An e-mail sent to me from a friend in Iran was posted on the Facebook wall of German chancellor Angela Merkel after I tweeted a link to the e-mail, which I had, with permission, posted on my blog. Got that?

The following day, Merkel (or more likely her subordinate) posted a statement of support for the Iranians protesting the disputed election results that threaten to keep Mahmoud Ahmadinejad in power, and the police's crackdown on their protests. Obviously Merkel was responding to world events and not to a single e-mail. But really, who could have envisioned this?

The image that swiftly leapt time zones and that has thus far come to symbolize the protesters' cause in Iran is that of 26-year-old Neda Agha-Soltan, a beautiful young woman whose death was videotaped and uploaded to Facebook by an expatriate friend of the video-taper residing in the Netherlands.

The video is heartbreaking and graphic. I don't want to see it again. On Twitter yesterday morning, someone questioned the morality of using it as an icon. I wanted to tweet back: It is obscene. We don't even know her name. What must her mother feel?

But there is a paradox when a loved one dies. We want the whole world to stop and take notice - and we simultaneously want it to leave us alone. I wondered what this woman's family would want, and what their culture prescribes.

On Monday the Los Angeles Times shed a bit of light on this aspect of the story: "To those who knew and loved Agha-Soltan," it reported, "she was far more than an icon. She was a daughter, sister and friend, a music and travel lover, a beautiful young woman in the prime of her life. 'She was a person full of joy,' said her music teacher and close friend Hamid Panahi … 'She was a beam of light.' "

Neda was not her death. She was a person whose promising young life was snuffed out, allegedly by her oppressors. This, we understand, is what gives the symbol its power. Such is the Iranian government's fear of it that security forces have "urged" the family (and others like them) not to publicly mourn or speak of their loss. "Some insisted on speaking out anyway," the Times reported, "hoping to make sure the world would not forget her."

So now we know. Her loved ones do not want her forgotten. Also, they are "outraged by the authorities' order not to eulogize her, to loudly sing her praises and mourn her loss. But they were too afraid and distraught to speak out."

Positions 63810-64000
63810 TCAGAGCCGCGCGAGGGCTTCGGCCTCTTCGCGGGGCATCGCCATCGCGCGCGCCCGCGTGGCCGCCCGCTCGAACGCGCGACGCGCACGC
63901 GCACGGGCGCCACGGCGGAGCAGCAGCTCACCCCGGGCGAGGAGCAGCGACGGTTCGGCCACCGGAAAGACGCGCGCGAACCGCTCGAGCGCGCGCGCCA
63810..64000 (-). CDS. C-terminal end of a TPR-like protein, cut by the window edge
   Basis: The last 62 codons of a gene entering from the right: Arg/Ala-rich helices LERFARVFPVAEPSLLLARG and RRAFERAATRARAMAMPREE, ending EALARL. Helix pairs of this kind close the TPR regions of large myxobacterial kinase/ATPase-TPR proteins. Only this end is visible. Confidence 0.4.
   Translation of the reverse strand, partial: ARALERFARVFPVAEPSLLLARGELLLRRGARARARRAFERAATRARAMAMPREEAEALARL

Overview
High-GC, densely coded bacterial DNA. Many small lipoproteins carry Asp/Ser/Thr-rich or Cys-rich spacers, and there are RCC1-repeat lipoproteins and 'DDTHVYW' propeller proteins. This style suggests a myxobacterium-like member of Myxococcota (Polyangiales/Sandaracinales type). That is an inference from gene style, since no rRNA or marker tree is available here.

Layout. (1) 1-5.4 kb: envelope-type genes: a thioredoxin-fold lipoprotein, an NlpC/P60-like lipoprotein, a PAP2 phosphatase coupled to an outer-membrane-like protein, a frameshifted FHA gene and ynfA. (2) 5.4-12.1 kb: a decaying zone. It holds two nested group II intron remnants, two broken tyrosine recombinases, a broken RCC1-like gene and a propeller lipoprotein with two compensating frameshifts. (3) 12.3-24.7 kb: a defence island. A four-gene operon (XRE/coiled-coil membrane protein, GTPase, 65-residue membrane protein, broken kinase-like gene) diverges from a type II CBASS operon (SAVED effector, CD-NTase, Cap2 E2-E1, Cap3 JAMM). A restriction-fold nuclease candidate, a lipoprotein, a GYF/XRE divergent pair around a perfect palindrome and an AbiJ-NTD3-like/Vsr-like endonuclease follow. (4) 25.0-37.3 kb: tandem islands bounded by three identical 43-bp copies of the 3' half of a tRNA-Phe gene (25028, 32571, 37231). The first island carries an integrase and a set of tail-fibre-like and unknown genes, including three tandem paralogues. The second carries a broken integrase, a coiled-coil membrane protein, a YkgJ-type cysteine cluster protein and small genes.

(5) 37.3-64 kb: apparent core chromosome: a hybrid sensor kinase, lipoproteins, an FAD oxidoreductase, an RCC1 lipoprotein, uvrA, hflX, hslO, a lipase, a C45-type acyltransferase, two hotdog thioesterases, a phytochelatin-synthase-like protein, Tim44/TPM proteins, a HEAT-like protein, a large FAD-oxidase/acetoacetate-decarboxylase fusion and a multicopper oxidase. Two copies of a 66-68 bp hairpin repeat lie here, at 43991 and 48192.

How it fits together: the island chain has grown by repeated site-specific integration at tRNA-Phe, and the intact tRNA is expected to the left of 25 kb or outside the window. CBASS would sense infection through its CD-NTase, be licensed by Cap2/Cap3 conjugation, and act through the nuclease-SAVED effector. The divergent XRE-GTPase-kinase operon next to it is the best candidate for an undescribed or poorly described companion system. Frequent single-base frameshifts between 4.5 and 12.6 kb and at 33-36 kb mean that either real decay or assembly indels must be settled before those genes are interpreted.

Anne Applebaum, discounting the primacy of both the "Obama effect" and the Internet as factors in the revolt, attributes it to the long-term work of civil rights and women's groups. She says it is no accident that Ahmadinejad's two main challengers promised to repeal discriminatory laws or that Mousavi's wife was so prominent a figure in his campaign. Writing in Slate, Applebaum opined, "Regimes that repress the civil and human rights of half their population are inherently unstable. Sooner or later, there has to be a backlash."

Although Agha-Soltan is said to have been apolitical and loyal to "her country's Islamic roots and traditional values," she wanted her vote to count. Perhaps she believed in incremental change.

Beliefnet founder Steve Waldman thinks her martyrdom wields power not primarily because she was female, but because she was a non-aggressor. Earlier this week, he wrote, "By drawing the government into violent - and public - misbehavior, the [nonviolent] protesters drew the state into a downward spiral in which the leaders progressively eroded their own authority through their own actions."

Yesterday, Waldman added this: "I understand - and agree with - the decision to show Neda's moment of expiration. That video is the greatest weapon freedom fighters have, especially if they're inclined to use nonviolence as their strategy. But I also mourn for a new boundary being broken."

I mourn primarily for Neda and her family; for their loss and for the potential exploitation of their daughter's death. I both celebrate and fear new boundaries being broken and take soberly the co-mingled expressions of outrage, grief and fear I hear coming out of Iran.

Because a day will come when this story passes from the headlines and when the Iranian people will be living a different political reality. Nobody yet knows what that will be. I cannot imagine it will matter all that much to the parents of dead children. That their sons and daughters were martyrs to a good cause will be consolation, not vindication (even with the historic centrality of martyrdom in Iranian politics and religion). Their dreams of freedom, if they had any, would have been dreams for them.

With each e-mail my friend sends, I reply with what information I can gather and with affirmations of support, but also with warnings and advice. Things I learned through trivial battles for good causes that nonetheless cost more than they were worth. I urge this bright, funny young person to be wise as a serpent and innocent as a dove in regard to both friends and enemies. People, I say, have a habit of self-preservation when things get dangerous.

We who support the cause of freedom need to take heed as well and not be those kinds of people.